Session Type: Poster Session (Tuesday)
Session Time: 9:00AM-11:00AM
Background/Purpose: Managing rheumatologic conditions in women of childbearing age necessitates consideration of reproductive health issues. We studied reproductive health awareness in women with rheumatic disease by surveying them on the effectiveness of audiovisual (AV) and written educational interventions in improving their knowledge regarding pregnancy, fertility, lactation, and contraception.
Methods: We enrolled 101 women (ages 18-45) with rheumatic disease at our clinic and surveyed them on awareness of reproductive health issues as well as contraceptive practices. Respondents were randomized to view a video or receive a pamphlet with information on reproductive health issues and were surveyed again at a subsequent office visit.
Results: Pre-intervention surveys showed that of the 26 women who reported being sexually active with men and not using contraception (at risk of becoming pregnant), 19 (73%) were using teratogenic medications and thus at risk of adverse pregnancy outcomes. Furthermore, 32% of all participants reported not receiving any counseling previously regarding reproductive health.
74 (72%) received the intervention after an average of 6 months: 35 women (47%) watched the video and 39 (52%) received a pamphlet. 53 women (72%) returned a post-survey after an average of 9 months from time of intervention. 5 surveys were excluded from the final analysis due to not answering any post-survey questions.
Of the women who completed the post-intervention survey, 67% felt more knowledgeable about medication effects on fertility, 50% on pregnancy, and 47% on breastfeeding. 36%, 30%, and 36% reported improved awareness about fertility, pregnancy, and breastfeeding issues after the AV intervention compared to 30%, 19%, and 11% who received the pamphlet, although the difference did not reach statistical significance (see figure 1). After intervention, more women reported understanding these issues “very well” (see figures 2 and 3). In addition, fewer women (14/53; 26%) reported unprotected sex with men though many (11/14; 79%) were using teratogenic medications.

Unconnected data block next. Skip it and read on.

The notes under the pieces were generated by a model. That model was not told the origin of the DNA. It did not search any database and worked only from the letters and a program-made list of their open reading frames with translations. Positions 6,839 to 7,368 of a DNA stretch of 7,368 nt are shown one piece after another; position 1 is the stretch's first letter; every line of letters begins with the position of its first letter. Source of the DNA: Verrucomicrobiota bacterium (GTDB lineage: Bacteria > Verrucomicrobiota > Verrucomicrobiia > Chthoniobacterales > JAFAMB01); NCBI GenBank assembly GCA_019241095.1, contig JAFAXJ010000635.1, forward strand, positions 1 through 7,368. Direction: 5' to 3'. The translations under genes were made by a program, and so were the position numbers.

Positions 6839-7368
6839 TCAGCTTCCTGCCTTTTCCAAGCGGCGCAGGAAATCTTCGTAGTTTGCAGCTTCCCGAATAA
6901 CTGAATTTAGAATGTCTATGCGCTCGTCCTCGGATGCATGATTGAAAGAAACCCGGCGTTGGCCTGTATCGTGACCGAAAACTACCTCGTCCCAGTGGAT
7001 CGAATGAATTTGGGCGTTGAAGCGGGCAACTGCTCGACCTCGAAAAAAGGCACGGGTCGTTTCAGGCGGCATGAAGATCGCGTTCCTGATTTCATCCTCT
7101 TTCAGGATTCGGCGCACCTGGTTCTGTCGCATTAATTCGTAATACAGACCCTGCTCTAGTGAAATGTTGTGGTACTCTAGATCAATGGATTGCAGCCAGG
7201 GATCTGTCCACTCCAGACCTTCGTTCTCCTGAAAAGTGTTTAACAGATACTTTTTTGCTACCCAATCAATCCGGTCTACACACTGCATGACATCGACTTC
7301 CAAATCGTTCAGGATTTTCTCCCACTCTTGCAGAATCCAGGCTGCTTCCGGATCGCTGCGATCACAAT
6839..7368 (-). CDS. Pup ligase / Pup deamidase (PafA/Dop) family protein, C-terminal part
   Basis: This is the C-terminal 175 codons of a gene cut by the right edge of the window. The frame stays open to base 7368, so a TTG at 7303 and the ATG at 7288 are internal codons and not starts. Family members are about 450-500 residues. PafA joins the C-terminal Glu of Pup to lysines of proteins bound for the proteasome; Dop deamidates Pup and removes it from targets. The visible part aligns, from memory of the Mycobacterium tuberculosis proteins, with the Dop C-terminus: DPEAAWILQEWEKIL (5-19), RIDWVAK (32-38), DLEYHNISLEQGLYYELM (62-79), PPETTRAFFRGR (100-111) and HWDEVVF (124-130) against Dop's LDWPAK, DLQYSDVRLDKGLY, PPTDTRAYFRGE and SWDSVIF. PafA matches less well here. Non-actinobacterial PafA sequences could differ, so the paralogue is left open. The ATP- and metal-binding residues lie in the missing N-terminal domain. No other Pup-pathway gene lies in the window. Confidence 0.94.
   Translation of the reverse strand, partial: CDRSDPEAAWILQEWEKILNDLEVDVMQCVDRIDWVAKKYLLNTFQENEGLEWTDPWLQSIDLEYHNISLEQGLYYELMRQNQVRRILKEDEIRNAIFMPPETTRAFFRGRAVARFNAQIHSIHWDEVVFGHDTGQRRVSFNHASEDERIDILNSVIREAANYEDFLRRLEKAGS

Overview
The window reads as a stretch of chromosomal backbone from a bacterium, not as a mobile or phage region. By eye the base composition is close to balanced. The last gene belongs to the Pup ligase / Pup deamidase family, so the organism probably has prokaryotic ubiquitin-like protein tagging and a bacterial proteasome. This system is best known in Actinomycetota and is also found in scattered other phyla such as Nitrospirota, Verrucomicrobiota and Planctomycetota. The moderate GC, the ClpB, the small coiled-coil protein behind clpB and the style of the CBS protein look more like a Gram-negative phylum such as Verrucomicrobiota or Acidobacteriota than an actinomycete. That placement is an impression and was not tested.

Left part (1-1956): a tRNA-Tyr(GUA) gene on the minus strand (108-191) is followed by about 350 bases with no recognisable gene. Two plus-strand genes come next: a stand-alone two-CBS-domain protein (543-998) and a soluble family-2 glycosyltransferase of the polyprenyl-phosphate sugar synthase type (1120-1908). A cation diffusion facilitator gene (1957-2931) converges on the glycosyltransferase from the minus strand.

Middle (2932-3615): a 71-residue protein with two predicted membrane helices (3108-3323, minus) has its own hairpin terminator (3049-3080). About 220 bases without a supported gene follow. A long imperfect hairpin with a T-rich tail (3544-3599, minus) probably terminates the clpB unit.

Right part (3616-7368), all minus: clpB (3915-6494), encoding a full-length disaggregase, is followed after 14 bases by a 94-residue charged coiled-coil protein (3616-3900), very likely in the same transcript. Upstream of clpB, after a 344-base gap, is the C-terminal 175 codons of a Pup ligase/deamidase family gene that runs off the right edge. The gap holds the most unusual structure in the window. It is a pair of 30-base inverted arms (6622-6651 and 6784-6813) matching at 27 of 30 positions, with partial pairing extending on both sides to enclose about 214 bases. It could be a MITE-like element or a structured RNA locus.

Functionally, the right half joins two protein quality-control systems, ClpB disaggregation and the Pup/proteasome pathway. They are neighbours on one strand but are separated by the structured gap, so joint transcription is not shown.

Conclusion: We previously reported that women with autoimmune diseases are not adequately counseled regarding reproductive health. Here, we show that women who received targeted education reported an increase in birth control use and knowledge about reproductive health, with a trend to better results in the AV arm. Women with rheumatic disease welcomed more information and conversation with providers regarding their reproductive health.
To cite this abstract in AMA style:Selvaraj S, Allawh T, Clark M, Patel S, Payne C, Jayatilleke A. Targeted Education Improves Awareness of Reproductive Health Issues Among Women with Rheumatologic Diseases [abstract]. Arthritis Rheumatol. 2019; 71 (suppl 10). https://acrabstracts.org/abstract/targeted-education-improves-awareness-of-reproductive-health-issues-among-women-with-rheumatologic-diseases/. Accessed October 31, 2020.
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ACR Meeting Abstracts - https://acrabstracts.org/abstract/targeted-education-improves-awareness-of-reproductive-health-issues-among-women-with-rheumatologic-diseases/